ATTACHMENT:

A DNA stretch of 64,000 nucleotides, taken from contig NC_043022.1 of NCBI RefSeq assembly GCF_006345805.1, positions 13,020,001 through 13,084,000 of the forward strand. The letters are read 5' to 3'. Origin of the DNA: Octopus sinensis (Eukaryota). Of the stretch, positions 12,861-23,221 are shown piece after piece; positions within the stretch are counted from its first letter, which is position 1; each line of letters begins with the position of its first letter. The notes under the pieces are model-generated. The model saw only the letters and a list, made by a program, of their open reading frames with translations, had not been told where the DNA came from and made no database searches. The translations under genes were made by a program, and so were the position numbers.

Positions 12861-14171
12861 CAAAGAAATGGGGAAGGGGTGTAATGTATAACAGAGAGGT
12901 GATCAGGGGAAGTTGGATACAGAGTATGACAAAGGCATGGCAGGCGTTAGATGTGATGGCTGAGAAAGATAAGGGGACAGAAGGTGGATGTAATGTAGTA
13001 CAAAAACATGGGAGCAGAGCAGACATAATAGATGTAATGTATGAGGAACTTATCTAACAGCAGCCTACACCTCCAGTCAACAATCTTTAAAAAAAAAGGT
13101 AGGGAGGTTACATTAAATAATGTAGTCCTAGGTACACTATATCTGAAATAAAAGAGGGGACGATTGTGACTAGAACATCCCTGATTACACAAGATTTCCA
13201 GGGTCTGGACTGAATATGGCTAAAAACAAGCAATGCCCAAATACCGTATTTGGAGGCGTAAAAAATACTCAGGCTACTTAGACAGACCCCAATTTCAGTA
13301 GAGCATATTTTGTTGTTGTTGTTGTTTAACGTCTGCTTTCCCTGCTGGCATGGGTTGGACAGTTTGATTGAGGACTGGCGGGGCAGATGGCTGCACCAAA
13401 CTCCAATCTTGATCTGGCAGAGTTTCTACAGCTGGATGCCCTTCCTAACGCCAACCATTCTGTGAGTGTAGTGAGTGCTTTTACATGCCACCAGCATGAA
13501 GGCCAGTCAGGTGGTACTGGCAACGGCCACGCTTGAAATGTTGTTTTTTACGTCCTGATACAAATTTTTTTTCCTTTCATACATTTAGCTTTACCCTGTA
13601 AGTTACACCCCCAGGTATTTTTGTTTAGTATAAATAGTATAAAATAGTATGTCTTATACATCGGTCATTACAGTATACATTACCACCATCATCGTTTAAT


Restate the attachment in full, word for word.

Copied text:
A DNA stretch of 64,000 nucleotides, taken from contig NC_043022.1 of NCBI RefSeq assembly GCF_006345805.1, positions 13,020,001 through 13,084,000 of the forward strand. The letters are read 5' to 3'. Origin of the DNA: Octopus sinensis (Eukaryota). Of the stretch, positions 12,861-23,221 are shown piece after piece; positions within the stretch are counted from its first letter, which is position 1; each line of letters begins with the position of its first letter. The notes under the pieces are model-generated. The model saw only the letters and a list, made by a program, of their open reading frames with translations, had not been told where the DNA came from and made no database searches. The translations under genes were made by a program, and so were the position numbers.

Positions 12861-14171
12861 CAAAGAAATGGGGAAGGGGTGTAATGTATAACAGAGAGGT
12901 GATCAGGGGAAGTTGGATACAGAGTATGACAAAGGCATGGCAGGCGTTAGATGTGATGGCTGAGAAAGATAAGGGGACAGAAGGTGGATGTAATGTAGTA
13001 CAAAAACATGGGAGCAGAGCAGACATAATAGATGTAATGTATGAGGAACTTATCTAACAGCAGCCTACACCTCCAGTCAACAATCTTTAAAAAAAAAGGT
13101 AGGGAGGTTACATTAAATAATGTAGTCCTAGGTACACTATATCTGAAATAAAAGAGGGGACGATTGTGACTAGAACATCCCTGATTACACAAGATTTCCA
13201 GGGTCTGGACTGAATATGGCTAAAAACAAGCAATGCCCAAATACCGTATTTGGAGGCGTAAAAAATACTCAGGCTACTTAGACAGACCCCAATTTCAGTA
13301 GAGCATATTTTGTTGTTGTTGTTGTTTAACGTCTGCTTTCCCTGCTGGCATGGGTTGGACAGTTTGATTGAGGACTGGCGGGGCAGATGGCTGCACCAAA
13401 CTCCAATCTTGATCTGGCAGAGTTTCTACAGCTGGATGCCCTTCCTAACGCCAACCATTCTGTGAGTGTAGTGAGTGCTTTTACATGCCACCAGCATGAA
13501 GGCCAGTCAGGTGGTACTGGCAACGGCCACGCTTGAAATGTTGTTTTTTACGTCCTGATACAAATTTTTTTTCCTTTCATACATTTAGCTTTACCCTGTA
13601 AGTTACACCCCCAGGTATTTTTGTTTAGTATAAATAGTATAAAATAGTATGTCTTATACATCGGTCATTACAGTATACATTACCACCATCATCGTTTAAT